China Petroleum & Chemical Corp. (600028), Asia’s biggest refiner, will ramp up crude production and develop natural gas fields to counter losses from selling diesel and gasoline at state-mandated prices.
Sinopec, as China Petroleum is known, plans to boost oil production in West China and increase exploration for unconventional resources including gas from shale formations, the Beijing-based company said yesterday as fourth-quarter profit dropped 23 percent, missing estimates.
China, which controls oil-product prices to curb inflation, raised tariffs by as much as 7.1 percent last year, lagging behind the 20 percent surge in New York crude futures. Fu Chengyu, who became chairman of Sinopec’s parent in April, led the group to bid for $9.3 billion in overseas oil and gas assets to diversify from unprofitable fuel making.
“Strategically, Fu wanted to get more balance between downstream and upstream parts of the company, resembling much closely that of Exxon Mobil Corp. and Royal Dutch Shell Plc,” said Neil Beveridge, a Hong Kong-based analyst at Sanford C. Bernstein & Co. “Shale gas clearly presents a big opportunity. The important thing to remember is shale gas will only pay in the longer term.”
Production of crude and gas rose 1.6 percent to 407.9 million barrels of oil equivalent last year, Sinopec said. While crude output fell 1.9 percent to 321.7 million barrels, gas production jumped 17 percent to 517.1 billion cubic feet (14.6 billion cubic meters).
China, estimated by the U.S. Energy Information Administration to hold the world’s largest reserves of shale gas, aims to produce 6.5 billion cubic meters of the fuel annually by 2015 and between 60 billion and 100 billion by the end of 2020.
“Unconventional oil and gas will be the main sources of growth for Sinopec’s upstream business,” Fu said at a media briefing in Hong Kong today. “Sinopec aims to produce at least 2 billion cubic meters of unconventional oil and gas by 2015.”
China Petrochemical Corp., Sinopec’s parent, said in January it has started exploring for shale gas in Anhui province with China National Offshore Oil Corp., the state-controlled parent of Cnooc Ltd. (883) Unit Sinopec and Henan Provincial Coal Seam Gas Development and Utilization Co. won the rights to explore two areas in the country’s first shale-gas auction in June.
The company plans to increase crude output to 326.5 million barrels in 2012 and boost gas production to 582.6 billion cubic feet this year, according to the statement.
Capital spending on exploration and production will reach 78.2 billion yuan ($12.4 billion) this year as Sinopec develops oil blocks, including Shengli, and gas fields such as Yuanba and Ordos, according to the earnings statement. Spending on refining will be 36.8 billion yuan, mainly to upgrade plants.
“Since its capex is largely unchanged, the only way to boost upstream assets this year will be through asset injection from its parent,” Beveridge said.
Sinopec plans to acquire overseas oil and gas assets owned by its parent when appropriate, the refiner said on March 14. The group is still evaluating the assets that may be acquired by the unit, Fu said.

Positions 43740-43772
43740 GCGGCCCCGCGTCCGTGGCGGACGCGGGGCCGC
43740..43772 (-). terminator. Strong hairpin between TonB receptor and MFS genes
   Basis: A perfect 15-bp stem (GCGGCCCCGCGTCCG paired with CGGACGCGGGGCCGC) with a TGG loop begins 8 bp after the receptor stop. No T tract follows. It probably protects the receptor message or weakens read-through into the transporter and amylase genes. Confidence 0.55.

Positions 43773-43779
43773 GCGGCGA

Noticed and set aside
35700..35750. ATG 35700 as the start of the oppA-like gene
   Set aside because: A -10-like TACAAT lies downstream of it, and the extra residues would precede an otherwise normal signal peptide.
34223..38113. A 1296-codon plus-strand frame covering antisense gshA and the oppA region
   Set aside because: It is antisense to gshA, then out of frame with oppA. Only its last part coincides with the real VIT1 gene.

In November, its parent, known as Sinopec Group, agreed to pay $5.2 billion for a stake in a unit of Galp Energia SGPS SA (GALP) to explore for oil off Brazil’s coast, China’s biggest overseas purchase in 2011. In 2010, the group paid $7.1 billion for a 40 percent stake in Repsol YPF SA (REP)’s Brazilian unit.
Fourth-quarter profit at Sinopec slumped to 11.8 billion yuan, according to calculations made by subtracting nine-month earnings from the 2011 net income. That missed the 12.4 billion- yuan mean estimate of seven analysts in a Bloomberg survey. Full-year net income rose 2 percent to 73.2 billion yuan.
Sinopec didn’t provide fourth-quarter data in its earnings statement. Huang Wensheng, the company’s Beijing-based spokesman, declined to comment on the derived figure.
Sinopec said its refining division posted a full-year operating loss of 37.6 billion yuan, compared with a profit of 14.9 billion yuan in 2010.
Crude futures averaged $95.10 a barrel in New York last year, compared with $79.56 in 2010. The company aims to cut crude procurement costs and reduce storage and transportation expenses this year, according to the statement.
The government has increased fuel tariffs twice so far this year, after consumer prices rose 3.2 percent in February from a year earlier, the least since June 2010. China delayed price adjustments last year to cushion the impact on inflation, which exceeded its 4 percent annual target every month.
Sinopec boosted oil processing volumes by 3 percent last year to 217.4 million metric tons. The company expects to refine 225 million tons of crude this year, according to the statement.
The company also plans to build refineries and oil-storage bases overseas, President Wang Tianpu said at the briefing. Sinopec Group signed an agreement with Saudi Arabian Oil Co. in January to develop a 400,000 barrel-a-day oil-processing plant in Saudi Arabia.
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